*** RNA Worldwide, LLC had their R2 certification withdrawn on December 4, 2015. They have been notified to cease advertising R2 certification but have failed to do so. They are currently certified for ISO 14001 and OHSAS 18001 only. ***
Responsible Recycling — Why Consider R2?
Have you thought about what happens to your old cell phone, television set, or computer after you have thrown it away or donated it to a vendor that collects materials for free? If you are the management representative for an electronics manufacturer, research laboratory, or waste management/recycling business, have you thought about the effects that electronics might have on the environment if they are disposed of improperly?
Around the world, 20 to 50 million tons of electronic waste were generated in 2007, and that same year, the United States, in particular, was responsible for generating at least three million tons. According to the EPA, the US Government alone is currently disposing of 10,000 computer monitors per week! All this “techno-trash” is either making its way into local landfills or getting exported to countries like China, Pakistan, India, Vietnam, Ghana, and Nigeria with the expectation that it will be recycled. However, all too often, rather than be recycled or disposed of properly, this exported waste is left heaped in dumps where it poses a significant threat to the local people and the environment in general. Globally, this enormous e-waste problem has a potentially disastrous future, especially as computer and cell phone use continues to grow throughout the world.
As consumers and corporations become increasingly conscious and concerned about recycling and protecting the environment, the Responsible Recycling Practices Standard, known as R2, is a timely and significant new tool for addressing this serious challenge. Developed by a group of recycling stakeholders and facilitated by the EPA, the R2 accreditation standard is a set of voluntary principles and guidelines designed to promote and assess responsible practices for electronics recyclers. R2 requires implementing a management system which is accountable for practices affecting worker health and safety, security, the environment, and the downstream management, both domestically and internationally, of end-of-life electronic material and equipment. It encompasses rather than replaces the legal obligations of electronics recyclers. Additionally, R2 is particularly focused on electronics which contain cathode ray tubes, circuit boards, items containing mercury/PCBs, and batteries, and seeks to ensure that these materials are not incinerated or landfilled.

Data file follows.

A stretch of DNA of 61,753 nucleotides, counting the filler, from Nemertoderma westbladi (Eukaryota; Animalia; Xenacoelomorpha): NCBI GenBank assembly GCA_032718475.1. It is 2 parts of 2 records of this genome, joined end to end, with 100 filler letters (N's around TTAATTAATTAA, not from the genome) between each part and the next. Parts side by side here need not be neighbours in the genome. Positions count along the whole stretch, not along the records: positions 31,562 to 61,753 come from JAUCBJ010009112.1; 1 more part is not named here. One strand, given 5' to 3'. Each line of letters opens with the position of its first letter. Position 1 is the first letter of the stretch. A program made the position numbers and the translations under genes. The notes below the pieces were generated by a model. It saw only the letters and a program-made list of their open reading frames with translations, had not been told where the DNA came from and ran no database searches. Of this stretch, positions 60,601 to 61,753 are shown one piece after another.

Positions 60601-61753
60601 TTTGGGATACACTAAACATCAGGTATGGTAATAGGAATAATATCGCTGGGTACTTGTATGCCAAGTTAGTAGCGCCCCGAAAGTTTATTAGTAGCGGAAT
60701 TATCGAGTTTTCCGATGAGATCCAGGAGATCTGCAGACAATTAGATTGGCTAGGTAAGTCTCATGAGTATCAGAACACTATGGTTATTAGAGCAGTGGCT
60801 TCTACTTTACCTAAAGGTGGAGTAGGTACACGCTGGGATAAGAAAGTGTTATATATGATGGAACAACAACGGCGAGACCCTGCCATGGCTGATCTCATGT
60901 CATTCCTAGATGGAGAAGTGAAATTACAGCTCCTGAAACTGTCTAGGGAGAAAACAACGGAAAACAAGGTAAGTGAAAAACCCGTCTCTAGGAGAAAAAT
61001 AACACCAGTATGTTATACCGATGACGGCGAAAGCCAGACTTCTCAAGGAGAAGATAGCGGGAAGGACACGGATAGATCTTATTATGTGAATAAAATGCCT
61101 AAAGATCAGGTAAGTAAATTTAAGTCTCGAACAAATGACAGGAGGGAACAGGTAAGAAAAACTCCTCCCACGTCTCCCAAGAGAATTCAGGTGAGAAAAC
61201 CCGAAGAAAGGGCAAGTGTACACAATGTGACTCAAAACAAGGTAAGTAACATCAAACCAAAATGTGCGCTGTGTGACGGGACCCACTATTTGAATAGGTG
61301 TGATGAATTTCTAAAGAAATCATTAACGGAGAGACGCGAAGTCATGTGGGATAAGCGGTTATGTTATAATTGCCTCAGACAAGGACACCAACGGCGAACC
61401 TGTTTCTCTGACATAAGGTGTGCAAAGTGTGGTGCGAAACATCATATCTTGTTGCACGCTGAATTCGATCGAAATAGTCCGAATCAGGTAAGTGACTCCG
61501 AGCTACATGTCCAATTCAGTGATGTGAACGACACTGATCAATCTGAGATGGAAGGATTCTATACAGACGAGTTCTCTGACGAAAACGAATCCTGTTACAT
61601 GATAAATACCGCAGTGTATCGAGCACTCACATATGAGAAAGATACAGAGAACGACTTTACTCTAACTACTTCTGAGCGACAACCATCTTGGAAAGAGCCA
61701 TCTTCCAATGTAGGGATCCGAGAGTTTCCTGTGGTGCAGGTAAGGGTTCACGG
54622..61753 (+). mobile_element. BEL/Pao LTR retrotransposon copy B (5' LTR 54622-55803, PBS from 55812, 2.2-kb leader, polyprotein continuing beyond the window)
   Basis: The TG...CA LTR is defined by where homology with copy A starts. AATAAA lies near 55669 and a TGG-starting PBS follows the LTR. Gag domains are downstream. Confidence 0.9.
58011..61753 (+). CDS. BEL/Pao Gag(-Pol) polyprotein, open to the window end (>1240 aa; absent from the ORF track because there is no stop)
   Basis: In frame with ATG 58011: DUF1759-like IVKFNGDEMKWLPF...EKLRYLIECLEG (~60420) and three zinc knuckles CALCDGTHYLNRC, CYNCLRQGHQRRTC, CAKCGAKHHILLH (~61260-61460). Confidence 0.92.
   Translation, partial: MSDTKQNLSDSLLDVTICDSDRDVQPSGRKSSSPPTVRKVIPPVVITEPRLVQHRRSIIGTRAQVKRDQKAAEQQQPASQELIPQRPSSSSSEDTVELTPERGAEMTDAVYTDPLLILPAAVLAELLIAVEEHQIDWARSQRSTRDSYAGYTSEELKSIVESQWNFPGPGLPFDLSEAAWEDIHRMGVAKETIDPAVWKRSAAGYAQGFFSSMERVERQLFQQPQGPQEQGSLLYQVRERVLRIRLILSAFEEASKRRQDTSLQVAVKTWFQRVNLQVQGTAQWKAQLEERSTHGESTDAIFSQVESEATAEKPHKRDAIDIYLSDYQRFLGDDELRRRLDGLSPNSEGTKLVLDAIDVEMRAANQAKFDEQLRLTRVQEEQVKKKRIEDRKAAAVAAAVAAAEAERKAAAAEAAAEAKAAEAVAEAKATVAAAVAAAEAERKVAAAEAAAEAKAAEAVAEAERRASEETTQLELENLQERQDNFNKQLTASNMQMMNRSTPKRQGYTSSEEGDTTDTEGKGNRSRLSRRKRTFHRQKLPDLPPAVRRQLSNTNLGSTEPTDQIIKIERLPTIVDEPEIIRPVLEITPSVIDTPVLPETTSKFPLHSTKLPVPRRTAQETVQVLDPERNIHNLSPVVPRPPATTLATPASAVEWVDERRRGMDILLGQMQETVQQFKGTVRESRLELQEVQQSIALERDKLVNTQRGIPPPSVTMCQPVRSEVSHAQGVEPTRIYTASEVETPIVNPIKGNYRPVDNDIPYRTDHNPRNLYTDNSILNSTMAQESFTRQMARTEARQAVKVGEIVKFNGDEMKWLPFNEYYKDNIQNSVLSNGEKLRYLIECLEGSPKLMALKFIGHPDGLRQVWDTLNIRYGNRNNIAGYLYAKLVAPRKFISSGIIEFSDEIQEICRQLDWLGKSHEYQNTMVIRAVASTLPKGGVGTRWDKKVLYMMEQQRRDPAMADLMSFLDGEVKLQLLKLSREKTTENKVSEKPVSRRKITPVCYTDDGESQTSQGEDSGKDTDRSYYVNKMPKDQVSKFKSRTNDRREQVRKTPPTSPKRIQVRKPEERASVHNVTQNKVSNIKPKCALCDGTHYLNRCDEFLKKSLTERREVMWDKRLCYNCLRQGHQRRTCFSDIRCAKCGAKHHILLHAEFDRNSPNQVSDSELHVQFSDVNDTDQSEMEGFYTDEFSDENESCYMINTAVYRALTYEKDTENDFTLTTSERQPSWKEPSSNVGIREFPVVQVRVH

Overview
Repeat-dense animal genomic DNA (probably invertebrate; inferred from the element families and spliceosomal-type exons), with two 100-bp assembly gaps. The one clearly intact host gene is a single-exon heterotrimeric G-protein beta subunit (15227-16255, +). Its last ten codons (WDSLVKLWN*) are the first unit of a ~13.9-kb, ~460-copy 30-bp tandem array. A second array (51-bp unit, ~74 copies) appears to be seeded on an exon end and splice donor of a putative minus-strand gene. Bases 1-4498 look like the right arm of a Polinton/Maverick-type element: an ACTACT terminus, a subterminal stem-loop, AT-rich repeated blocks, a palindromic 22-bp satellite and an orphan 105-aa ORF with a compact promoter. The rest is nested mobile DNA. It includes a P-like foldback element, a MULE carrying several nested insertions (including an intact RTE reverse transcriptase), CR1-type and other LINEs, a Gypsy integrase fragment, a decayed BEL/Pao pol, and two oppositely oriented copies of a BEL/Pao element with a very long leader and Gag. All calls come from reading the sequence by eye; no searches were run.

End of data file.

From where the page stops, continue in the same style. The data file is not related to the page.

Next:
Key benefits of R2 certification and implementation:
- Promotes safe and effective recovery and reuse of electronic equipment and materials
- Guards downstream control of the recycling chain
- Minimizes environmental and public health risks
- Demonstrates compliance with domestic and international laws
- Minimizes liability and encourages reduced insurance costs for recyclers
- Assists original equipment manufacturers (OEM’s) with due diligence for their end-of-life electronics
- Instills public confidence through certified third party review
R2 is right for people and right for the environment. Could it be right for your company? “Being Green” just got easier; R2 serves as a solid business strategy that not only attracts the attention of environmentally concerned consumers but also positively impacts your bottom line. Like most management system standards, R2 certification requires a two-stage audit process. A recycling or waste company seeking R2 certification will have a clear advantage from already having a certified ISO 9001, ISO 14001, or OHSAS 18001 management system in place. — we’ll answer your questions!
- R2 Transition Letter
- Responsible Recycling (R2) – Presentation – FREE
- R2 Technical Auditor Training Presentation and Lessons Learned
- Responsible Recycling (R2) – Clients
Other useful links for R2:
- ISRI releases video touting benefits of e-scrap recycling
- Significant Changes and Transition Requirements to R2:2013